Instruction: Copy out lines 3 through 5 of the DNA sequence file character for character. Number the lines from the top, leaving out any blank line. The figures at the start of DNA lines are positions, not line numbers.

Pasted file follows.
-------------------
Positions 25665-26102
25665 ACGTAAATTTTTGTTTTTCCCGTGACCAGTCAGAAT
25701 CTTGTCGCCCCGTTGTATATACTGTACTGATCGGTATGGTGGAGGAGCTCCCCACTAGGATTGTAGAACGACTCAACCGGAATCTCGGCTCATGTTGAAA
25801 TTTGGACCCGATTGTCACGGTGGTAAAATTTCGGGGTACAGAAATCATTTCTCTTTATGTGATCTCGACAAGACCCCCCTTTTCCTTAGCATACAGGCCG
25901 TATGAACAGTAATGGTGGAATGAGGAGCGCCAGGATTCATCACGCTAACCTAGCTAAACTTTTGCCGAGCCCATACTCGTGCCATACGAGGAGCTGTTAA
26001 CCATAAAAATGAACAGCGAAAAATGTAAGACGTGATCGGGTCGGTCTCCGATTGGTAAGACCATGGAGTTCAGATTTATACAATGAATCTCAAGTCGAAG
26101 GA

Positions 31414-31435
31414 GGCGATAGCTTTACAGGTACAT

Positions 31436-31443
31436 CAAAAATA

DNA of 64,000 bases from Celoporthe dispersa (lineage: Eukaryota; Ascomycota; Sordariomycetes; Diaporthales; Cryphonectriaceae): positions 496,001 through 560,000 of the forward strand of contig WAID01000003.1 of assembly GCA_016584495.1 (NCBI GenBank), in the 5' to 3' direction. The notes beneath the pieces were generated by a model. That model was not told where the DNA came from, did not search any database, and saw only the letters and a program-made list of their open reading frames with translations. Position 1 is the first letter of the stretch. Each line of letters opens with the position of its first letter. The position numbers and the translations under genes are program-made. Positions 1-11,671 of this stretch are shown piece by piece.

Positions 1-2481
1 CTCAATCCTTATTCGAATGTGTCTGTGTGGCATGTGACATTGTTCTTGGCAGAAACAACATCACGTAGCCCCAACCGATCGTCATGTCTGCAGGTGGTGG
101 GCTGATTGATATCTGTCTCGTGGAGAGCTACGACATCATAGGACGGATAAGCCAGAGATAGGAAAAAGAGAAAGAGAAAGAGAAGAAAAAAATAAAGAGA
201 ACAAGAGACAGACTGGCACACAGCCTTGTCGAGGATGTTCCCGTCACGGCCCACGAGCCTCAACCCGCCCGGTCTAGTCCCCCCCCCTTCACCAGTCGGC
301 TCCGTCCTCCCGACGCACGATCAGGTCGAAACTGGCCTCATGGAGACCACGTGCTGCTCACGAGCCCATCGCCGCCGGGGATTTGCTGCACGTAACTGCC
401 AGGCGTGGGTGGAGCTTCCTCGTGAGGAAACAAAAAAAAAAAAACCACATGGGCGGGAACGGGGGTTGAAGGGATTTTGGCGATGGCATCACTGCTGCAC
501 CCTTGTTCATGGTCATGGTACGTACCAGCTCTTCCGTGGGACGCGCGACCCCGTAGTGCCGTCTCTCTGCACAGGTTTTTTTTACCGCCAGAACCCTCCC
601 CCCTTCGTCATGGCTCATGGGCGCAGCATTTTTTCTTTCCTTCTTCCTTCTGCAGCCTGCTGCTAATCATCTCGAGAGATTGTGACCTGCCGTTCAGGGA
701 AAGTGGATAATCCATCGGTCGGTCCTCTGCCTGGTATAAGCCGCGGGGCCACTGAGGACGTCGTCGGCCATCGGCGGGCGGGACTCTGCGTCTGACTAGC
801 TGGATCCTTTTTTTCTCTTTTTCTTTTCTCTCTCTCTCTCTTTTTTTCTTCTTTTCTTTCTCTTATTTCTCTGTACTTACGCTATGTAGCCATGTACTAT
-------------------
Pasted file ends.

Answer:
25701 CTTGTCGCCCCGTTGTATATACTGTACTGATCGGTATGGTGGAGGAGCTCCCCACTAGGATTGTAGAACGACTCAACCGGAATCTCGGCTCATGTTGAAA
25801 TTTGGACCCGATTGTCACGGTGGTAAAATTTCGGGGTACAGAAATCATTTCTCTTTATGTGATCTCGACAAGACCCCCCTTTTCCTTAGCATACAGGCCG
25901 TATGAACAGTAATGGTGGAATGAGGAGCGCCAGGATTCATCACGCTAACCTAGCTAAACTTTTGCCGAGCCCATACTCGTGCCATACGAGGAGCTGTTAA